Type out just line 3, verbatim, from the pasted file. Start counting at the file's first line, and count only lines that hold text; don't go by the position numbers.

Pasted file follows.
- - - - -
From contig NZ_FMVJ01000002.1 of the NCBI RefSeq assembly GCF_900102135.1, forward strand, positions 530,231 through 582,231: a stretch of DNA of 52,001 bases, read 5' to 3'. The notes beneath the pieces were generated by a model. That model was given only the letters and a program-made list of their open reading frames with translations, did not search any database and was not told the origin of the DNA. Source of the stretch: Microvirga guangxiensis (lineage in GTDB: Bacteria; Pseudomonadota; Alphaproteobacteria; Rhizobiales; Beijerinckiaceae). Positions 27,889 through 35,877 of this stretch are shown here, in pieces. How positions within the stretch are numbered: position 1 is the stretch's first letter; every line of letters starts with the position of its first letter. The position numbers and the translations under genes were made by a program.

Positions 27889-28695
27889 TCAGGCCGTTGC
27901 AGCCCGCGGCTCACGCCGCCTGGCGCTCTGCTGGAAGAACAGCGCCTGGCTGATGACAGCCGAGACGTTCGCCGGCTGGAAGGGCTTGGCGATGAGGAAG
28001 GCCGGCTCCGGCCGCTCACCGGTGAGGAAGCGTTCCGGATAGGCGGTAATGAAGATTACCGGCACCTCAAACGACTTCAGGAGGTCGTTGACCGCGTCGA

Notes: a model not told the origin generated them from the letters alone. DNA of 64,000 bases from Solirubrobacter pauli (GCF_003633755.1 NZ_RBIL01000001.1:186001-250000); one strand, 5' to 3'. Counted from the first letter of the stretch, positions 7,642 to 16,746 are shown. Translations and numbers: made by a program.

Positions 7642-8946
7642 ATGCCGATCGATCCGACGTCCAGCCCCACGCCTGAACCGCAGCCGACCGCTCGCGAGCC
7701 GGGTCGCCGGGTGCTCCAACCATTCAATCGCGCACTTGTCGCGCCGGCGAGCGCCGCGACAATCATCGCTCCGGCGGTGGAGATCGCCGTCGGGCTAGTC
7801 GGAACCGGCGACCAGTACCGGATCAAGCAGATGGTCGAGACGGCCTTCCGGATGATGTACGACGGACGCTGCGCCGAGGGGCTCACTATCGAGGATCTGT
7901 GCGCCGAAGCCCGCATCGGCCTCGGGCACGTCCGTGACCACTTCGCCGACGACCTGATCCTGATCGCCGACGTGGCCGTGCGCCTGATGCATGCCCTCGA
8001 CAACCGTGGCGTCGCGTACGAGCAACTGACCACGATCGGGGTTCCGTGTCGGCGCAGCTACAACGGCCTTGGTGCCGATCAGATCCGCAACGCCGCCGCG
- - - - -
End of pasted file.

27889 TCAGGCCGTTGC